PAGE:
OK, so I’m not a massive snooker fan. Sure, I find the rhythmic clinking of the balls combined with the soft commentary supremely relaxing (so relaxing that it often results in an impromptu Sunday afternoon nap). And, to be fair, if Hubby is watching a tournament I’ll generally get caught up in the action enough to watch a few frames, understand whose playing well and whose playing badly and ultimately care about who wins. It’s an interesting sport in that it’s still very traditional and I guess I like that. The players still dress very formally with their shiny shoes, pressed trousers, shirts and waistcoats. But there’s also a good banter. Different players are renowned not just for different playing styles but also for their differing personalities. And there’s one man that intrigues me more than most.
Since way back when I’ve been intrigued by Ronnie O’Sullivan. He’s an enigma. Albeit a very talented and somewhat troubled one. People like that fascinate me. I want to peel back the layers of the onion and understand what’s made them the way they are, why they do what they do and what it is that makes them tick. I’ve wanted to read a book about Ronnie for so long and was delighted when I unwrapped this little beauty on Christmas Day.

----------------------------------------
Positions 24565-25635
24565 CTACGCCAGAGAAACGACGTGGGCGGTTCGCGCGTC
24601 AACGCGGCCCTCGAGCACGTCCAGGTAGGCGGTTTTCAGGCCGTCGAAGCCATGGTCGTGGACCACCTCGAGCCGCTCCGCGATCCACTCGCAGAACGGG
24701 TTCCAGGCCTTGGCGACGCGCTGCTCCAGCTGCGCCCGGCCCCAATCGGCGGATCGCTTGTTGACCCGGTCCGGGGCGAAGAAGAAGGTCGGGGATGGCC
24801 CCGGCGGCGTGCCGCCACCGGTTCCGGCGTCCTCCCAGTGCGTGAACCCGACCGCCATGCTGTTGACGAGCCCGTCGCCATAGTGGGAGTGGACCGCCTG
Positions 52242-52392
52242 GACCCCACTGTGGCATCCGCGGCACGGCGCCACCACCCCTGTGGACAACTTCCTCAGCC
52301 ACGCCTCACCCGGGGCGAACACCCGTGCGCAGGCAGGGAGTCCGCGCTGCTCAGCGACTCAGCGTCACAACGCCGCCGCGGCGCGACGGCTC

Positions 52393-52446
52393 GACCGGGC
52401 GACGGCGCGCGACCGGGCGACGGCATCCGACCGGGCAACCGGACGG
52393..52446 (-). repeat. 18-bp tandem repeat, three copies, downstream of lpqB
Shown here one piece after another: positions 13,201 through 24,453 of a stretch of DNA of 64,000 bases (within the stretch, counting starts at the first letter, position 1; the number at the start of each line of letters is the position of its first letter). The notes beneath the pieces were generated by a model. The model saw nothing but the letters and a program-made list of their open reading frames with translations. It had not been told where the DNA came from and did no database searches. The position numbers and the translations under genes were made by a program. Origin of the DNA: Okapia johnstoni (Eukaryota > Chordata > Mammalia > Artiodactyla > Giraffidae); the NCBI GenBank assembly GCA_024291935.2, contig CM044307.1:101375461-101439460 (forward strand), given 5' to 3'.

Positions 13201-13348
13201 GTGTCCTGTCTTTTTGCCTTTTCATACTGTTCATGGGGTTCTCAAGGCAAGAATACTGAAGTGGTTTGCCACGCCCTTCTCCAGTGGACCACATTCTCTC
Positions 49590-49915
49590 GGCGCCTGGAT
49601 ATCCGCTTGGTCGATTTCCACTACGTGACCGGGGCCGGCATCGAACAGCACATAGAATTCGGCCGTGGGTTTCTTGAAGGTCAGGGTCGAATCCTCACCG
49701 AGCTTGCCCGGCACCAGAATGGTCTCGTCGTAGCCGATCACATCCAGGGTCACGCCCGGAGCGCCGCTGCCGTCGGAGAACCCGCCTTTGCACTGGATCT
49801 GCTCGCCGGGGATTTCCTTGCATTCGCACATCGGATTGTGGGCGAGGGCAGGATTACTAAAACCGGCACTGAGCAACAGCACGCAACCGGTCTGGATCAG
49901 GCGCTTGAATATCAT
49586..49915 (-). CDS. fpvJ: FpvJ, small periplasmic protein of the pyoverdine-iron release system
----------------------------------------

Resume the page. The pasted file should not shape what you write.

The book utilises Ronnie’s love of running to propel the story and flow through a number of episodes of Ronnie’s life which would have otherwise seemed disjointed within the book. The book explains some of Ronnie’s mad moments (why he put a towel over his head when he was playing against Mark King, what happened when Ding started crying on him), some of Ronnie’s sad moments (when both of his parent’s are imprisoned, his custody battle) and some of his downright bad moments (disgracing himself on Chinese TV, the drink and drug fuelled binges). But the book also reveals the softer side to Ronnie. The side that dotes on his children, the side that enjoys volunteering at a local farm… And I guess that’s what people love about Ronnie. He’s the bad guy, done good. He’s a loveable rogue. They’re all cliches, but it’s so true. He’s an amazing snooker player and an underdog all at the same time. What’s not to love about that?
There are also some fascinating chapters about Ronnie’s recent work with sports psychiatrist, Dr Steven Peters. If you take nothing more from this book than what Steven teaches Ronnie in dealing with his inner chimp, you’re still onto a winner.
The book is an easy read and gives you a glimpse into the world of the unlikely World Champion. Whether you’re into snooker, a Ronnie fan, or just intrigued by human nature give this book a go!
Fabulous rating: 5/5